In the gradual establishment of parliamentary government in England the customary methods of doing business by the two houses have resulted in rules of procedure which constitute a common law of parliament, and are recognized and enforced as obligatory. These rules supplement the written laws of parliamentary procedure much as the general common law of the land supplements the general statutes. At the same time certain privileges necessary to the proper independence of the legislature and to the free and unobstructed discharge of legislative duties have also become established, which are defined by the same customary law, and evidenced by parliamentary precedents. Among the most important of these privileges is that of each house to judge of the election and qualification of its own members. The house of commons cannot therefore intermeddle with questions concerning the election or qualification of Irish or Scotch peers, neither will it permit the house of lords to question its own action in the admission or rejection of those claiming seats therein.
Until the accession of the house of Stuart to the throne it was not very definitely settled what authority, if any, the executive had to prescribe the qualifications of members to the lower house, or to judge of the returns; but James I. having undertaken by the writs issued for his first parliament to exclude bankrupts and outlawed persons, the house insisted upon its own right in the premises as being ample and exclusive, and admitted Sir Francis Goodwin, who had been outlawed in civil proceedings, and whom for that reason the sheriff had refused to return. Although the controversy with the king that sprung up in consequence was finally determined by a compromise, the case is regarded as having settled the right beyond dispute. Another privilege is that of the members to exemption from arrest or detention on the process of courts during attendance upon its sessions, and for a reasonable time before and after the session for going to and returning from the same. This privilege extends to all civil process including subpoenas ad testificandum, and to all criminal process except on charges of treason, felony, or breach of the peace.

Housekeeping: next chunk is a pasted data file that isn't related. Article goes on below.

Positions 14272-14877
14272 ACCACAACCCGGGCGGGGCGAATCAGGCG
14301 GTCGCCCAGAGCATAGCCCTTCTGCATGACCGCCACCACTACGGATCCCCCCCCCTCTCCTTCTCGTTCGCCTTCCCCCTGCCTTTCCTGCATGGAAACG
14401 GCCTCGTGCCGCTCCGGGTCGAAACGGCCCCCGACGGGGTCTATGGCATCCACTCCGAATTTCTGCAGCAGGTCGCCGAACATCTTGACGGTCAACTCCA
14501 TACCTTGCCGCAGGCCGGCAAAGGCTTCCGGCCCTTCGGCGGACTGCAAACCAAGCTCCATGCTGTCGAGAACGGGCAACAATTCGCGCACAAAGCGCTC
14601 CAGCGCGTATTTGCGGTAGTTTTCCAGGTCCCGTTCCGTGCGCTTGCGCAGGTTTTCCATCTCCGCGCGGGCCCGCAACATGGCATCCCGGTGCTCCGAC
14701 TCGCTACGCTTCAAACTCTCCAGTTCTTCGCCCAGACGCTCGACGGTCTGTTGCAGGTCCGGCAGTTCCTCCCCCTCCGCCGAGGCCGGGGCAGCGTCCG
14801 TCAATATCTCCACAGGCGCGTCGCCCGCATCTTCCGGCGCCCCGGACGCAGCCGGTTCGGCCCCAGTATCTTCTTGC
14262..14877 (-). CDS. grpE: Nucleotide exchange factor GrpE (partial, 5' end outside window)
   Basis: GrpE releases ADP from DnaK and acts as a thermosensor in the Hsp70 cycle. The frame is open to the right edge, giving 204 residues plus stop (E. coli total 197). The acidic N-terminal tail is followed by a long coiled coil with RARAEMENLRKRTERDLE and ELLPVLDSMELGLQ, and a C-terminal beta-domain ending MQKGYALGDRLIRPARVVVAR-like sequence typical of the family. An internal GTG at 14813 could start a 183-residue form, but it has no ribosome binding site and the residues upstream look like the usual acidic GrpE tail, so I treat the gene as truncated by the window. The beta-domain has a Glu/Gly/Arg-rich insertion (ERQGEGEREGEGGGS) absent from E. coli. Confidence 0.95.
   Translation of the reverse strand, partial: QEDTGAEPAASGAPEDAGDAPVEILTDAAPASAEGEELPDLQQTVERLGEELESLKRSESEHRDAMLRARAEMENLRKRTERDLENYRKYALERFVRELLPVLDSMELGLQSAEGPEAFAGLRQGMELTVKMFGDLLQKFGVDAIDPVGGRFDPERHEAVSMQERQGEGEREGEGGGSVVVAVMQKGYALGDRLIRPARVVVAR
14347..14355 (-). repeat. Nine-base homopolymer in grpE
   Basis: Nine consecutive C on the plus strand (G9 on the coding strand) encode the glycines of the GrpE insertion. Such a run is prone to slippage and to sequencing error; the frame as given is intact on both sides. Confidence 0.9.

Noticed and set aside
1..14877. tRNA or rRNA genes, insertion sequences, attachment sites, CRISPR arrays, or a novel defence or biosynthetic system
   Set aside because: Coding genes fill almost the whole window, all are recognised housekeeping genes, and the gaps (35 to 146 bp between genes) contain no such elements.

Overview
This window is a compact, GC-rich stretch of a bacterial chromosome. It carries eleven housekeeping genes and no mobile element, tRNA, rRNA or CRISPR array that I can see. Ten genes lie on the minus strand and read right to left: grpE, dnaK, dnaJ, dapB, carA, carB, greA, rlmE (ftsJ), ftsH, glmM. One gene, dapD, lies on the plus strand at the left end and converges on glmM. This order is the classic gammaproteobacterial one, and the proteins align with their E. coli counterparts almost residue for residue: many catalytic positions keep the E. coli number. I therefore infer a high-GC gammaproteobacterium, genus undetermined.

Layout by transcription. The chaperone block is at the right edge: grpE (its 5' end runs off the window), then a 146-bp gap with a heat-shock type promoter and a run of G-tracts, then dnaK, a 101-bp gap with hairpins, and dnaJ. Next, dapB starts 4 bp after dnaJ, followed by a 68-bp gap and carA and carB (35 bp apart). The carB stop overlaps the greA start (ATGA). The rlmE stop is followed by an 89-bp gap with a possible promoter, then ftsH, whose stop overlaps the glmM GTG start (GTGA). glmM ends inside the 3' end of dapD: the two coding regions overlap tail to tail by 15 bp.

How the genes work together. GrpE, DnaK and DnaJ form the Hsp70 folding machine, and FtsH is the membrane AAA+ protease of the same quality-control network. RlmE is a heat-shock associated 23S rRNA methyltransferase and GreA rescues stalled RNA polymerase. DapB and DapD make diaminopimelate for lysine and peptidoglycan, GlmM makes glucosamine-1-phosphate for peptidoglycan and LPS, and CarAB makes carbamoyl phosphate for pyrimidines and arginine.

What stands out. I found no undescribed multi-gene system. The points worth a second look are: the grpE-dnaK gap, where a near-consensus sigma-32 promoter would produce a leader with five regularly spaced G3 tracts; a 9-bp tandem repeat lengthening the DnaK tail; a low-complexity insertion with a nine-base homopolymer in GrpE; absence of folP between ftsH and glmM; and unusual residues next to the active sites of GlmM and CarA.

Another privilege is that of complete exemption of the members from being questioned elsewhere for words uttered in debate or as members of committees in the discharge of their duties. This, like the last, is the privilege not of the individual members alone, but of the house itself; and any violation of it, whether by means of judicial process or by lawless violence, may be punished as a contempt of the house. Each house has also a right to judge of its own privilege, and in general its decision must be final, though it is quite possible that parliament, like any judicial tribunal, even the highest, may so clearly exceed its jurisdiction that its process may be treated as a nullity. Such a case was adjudged to have arisen a few years ago, when the house of commons proceeded to punish sheriffs as for contempt in executing the process of courts in a suit brought against its printer for an alleged libel. The libel was contained in a report made to the house, and that body insisted upon its right to cause its publication, and to protect those who should make it in obedience to its order.